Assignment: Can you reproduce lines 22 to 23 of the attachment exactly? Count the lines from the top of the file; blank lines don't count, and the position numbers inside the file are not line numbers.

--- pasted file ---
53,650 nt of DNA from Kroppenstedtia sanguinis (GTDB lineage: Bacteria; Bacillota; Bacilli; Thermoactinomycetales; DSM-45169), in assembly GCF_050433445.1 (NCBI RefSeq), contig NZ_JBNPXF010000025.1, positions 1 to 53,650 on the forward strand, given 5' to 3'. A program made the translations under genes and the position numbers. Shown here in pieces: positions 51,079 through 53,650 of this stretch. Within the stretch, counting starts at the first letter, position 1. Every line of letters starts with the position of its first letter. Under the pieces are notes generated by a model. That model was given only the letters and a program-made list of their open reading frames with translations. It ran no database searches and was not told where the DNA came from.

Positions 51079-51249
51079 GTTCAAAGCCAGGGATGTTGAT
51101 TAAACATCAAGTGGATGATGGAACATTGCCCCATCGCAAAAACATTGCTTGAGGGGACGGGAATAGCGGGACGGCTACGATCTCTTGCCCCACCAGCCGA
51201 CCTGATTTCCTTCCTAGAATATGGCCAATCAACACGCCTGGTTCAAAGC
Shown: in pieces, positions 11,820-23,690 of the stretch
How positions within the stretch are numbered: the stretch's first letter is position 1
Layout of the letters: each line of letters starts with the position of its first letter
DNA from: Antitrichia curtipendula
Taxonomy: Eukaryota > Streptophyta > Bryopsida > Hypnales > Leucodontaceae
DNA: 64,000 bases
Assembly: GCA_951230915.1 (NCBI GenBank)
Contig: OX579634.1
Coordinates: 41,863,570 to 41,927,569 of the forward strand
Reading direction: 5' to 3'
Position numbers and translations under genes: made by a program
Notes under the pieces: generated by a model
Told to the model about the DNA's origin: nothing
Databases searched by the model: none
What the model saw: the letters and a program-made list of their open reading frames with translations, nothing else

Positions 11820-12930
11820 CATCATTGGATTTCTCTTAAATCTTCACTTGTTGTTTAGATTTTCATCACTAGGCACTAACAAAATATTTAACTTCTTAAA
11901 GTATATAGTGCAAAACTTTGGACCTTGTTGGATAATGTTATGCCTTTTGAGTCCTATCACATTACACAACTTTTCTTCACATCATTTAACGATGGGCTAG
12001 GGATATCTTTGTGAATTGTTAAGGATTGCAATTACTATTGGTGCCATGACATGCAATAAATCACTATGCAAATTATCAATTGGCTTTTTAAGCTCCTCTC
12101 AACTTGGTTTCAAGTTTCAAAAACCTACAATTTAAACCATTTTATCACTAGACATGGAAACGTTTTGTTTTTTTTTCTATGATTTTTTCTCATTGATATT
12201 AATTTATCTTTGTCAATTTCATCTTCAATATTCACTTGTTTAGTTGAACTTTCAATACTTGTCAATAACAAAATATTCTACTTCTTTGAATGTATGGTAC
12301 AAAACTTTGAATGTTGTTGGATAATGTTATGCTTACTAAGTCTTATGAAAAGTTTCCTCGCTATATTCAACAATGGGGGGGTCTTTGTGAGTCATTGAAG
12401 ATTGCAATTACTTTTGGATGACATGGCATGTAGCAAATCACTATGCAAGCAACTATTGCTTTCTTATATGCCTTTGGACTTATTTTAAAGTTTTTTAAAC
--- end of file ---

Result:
11820 CATCATTGGATTTCTCTTAAATCTTCACTTGTTGTTTAGATTTTCATCACTAGGCACTAACAAAATATTTAACTTCTTAAA
11901 GTATATAGTGCAAAACTTTGGACCTTGTTGGATAATGTTATGCCTTTTGAGTCCTATCACATTACACAACTTTTCTTCACATCATTTAACGATGGGCTAG